At a closed-door meeting today, Jan. 27, California American Water Company outlined for the select attendees what may be its ultimate plan for solving the Peninsula’s water woes before the looming 2016 deadline imposed by the State to replace water being overdrafted from the Carmel River. Richard Svindland of Cal-Am first presented an overview of the area’s historical water demand and expected future demand, as well as discussing the volume produced by other likely sources of replacement water.
Sources say there was “amazing consensus” among representatives from most cities, the County Board of Supervisors, the Water Management District and the Division of Ratepayer Advocates, though no firm decisions were to be made. The meeting, they said, was strictly informational.
Cal-Am, a source who attended the meeting says, is likely to support a scalable desalination plant, designed to a maximum capacity of 8800 acre feet per year, in combination with groundwater recovery (GWR) and aquifer storage recovery (ASR) in place of the stalled Regional Desalination Project.
There could be portable, rented desalination units for the kickoff building on a plan for risk sharing, where any one, any two, or all three solutions could be brought online should the others fail to be completed in time to meet the deadline in 2016.
Ratepayers will bear the costs of the GWR and ASR projects, but it is not clear whether Cal-Am’s ratepayers or its investors will be on the hook for stranded costs resulting from the defunct project. Cal-Am, attendees were told, must replace its aging delivery system regardless.
It was reportedly alleged at the meeting that “gross capacity does not imply growth,” in response to potential no-growth advocates; there would be contingency for drought or extraordinary needs, and excess water could even be sold though there was apparently no discussion of delivery systems for such an effort.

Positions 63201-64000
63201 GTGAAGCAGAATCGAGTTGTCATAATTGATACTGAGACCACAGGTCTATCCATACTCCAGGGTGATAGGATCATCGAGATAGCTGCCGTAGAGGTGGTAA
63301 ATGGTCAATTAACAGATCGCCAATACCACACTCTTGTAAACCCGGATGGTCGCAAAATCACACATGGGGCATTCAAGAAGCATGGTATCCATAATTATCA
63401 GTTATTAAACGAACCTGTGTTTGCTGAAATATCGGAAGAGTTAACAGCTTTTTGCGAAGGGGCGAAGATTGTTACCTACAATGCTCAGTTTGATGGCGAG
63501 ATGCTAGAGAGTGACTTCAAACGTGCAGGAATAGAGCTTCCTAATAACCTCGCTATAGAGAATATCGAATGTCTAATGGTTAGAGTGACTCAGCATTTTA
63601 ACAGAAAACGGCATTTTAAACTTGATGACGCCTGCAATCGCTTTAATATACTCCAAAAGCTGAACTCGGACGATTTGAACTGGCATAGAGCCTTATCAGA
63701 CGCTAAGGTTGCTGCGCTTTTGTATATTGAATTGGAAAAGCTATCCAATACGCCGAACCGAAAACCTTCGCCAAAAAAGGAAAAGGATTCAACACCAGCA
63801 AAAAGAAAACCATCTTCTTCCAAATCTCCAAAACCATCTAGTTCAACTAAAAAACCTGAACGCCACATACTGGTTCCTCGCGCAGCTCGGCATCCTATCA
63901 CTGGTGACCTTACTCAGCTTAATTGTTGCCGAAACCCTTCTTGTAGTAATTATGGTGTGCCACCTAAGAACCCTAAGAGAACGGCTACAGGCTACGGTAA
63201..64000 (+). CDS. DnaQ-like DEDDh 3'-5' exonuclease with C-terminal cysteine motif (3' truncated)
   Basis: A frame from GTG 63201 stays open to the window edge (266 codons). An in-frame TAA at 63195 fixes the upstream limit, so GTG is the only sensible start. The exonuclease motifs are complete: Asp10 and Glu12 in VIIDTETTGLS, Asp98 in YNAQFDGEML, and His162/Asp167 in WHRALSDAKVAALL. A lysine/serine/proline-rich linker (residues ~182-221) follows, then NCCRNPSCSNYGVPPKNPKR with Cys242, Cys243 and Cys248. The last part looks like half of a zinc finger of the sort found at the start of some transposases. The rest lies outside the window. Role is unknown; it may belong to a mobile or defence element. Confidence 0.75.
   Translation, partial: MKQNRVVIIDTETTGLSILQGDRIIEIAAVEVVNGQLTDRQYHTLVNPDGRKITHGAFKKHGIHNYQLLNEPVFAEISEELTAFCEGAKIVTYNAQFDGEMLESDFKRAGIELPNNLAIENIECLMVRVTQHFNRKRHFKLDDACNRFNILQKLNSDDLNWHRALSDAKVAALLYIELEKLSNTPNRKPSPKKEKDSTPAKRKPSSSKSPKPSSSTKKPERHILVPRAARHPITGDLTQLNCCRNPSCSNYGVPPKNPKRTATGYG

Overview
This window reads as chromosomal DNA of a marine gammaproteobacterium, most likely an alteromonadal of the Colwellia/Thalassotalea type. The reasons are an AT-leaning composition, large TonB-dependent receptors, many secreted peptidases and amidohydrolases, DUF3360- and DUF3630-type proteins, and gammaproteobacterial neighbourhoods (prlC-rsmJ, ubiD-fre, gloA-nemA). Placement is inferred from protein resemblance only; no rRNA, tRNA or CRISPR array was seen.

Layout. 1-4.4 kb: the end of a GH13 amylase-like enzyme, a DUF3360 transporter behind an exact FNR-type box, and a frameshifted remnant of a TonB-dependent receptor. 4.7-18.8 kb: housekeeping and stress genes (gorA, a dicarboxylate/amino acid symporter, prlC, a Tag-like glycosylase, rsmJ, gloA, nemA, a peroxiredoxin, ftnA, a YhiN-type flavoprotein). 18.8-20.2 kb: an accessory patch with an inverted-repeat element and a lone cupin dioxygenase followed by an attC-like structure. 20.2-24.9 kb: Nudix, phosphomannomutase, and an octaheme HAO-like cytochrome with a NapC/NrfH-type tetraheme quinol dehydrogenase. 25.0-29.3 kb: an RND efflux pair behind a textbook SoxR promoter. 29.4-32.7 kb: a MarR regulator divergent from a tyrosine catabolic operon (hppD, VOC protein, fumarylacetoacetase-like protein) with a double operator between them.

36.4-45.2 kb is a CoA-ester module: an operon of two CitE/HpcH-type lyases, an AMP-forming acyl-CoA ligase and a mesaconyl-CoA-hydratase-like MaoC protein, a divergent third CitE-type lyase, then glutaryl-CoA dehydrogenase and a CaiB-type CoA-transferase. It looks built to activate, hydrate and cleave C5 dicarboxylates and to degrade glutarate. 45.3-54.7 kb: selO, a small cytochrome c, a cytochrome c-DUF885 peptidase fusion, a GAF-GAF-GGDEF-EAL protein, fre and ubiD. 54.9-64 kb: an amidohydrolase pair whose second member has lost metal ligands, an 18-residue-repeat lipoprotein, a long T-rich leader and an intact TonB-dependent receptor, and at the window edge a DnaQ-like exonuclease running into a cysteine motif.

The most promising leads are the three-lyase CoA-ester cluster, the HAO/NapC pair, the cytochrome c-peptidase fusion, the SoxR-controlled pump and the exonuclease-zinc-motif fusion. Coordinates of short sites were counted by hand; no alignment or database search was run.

Cal-Am said they will go it alone if they have to.
Three of six mayors were on hand – Sue McCloud of Carmel, Felix Bachofner of Seaside, and Chuck Della Sala of Monterey. City Managers included Fred Meurer of Monterey, Tom Frutchey of Pacific Grove, and the interim City Manager of Seaside. From the Water Management District were Jeanne Byrne, who represents Pacific Grove’s district; Dave Potter, also the only County Supervisor on hand; Bob Brower; and General Manager Dave Stoldt. Dave Laredo, attorney for both the City of Pacific Grove and the Water Management District, was in attendance. Jason Burnett, also a candidate for Carmel’s Mayor, and Libby Downey of Monterey were the only two City Council members from any of the six cities on hand. George Riley and Dale Hekhuis, consumer advocates, each addressed the group as did Keith Israel from Monterey Regional Water Pollution Control Agency. Sources say there was a strong presence on the part of California American Water, which hosted the meeting.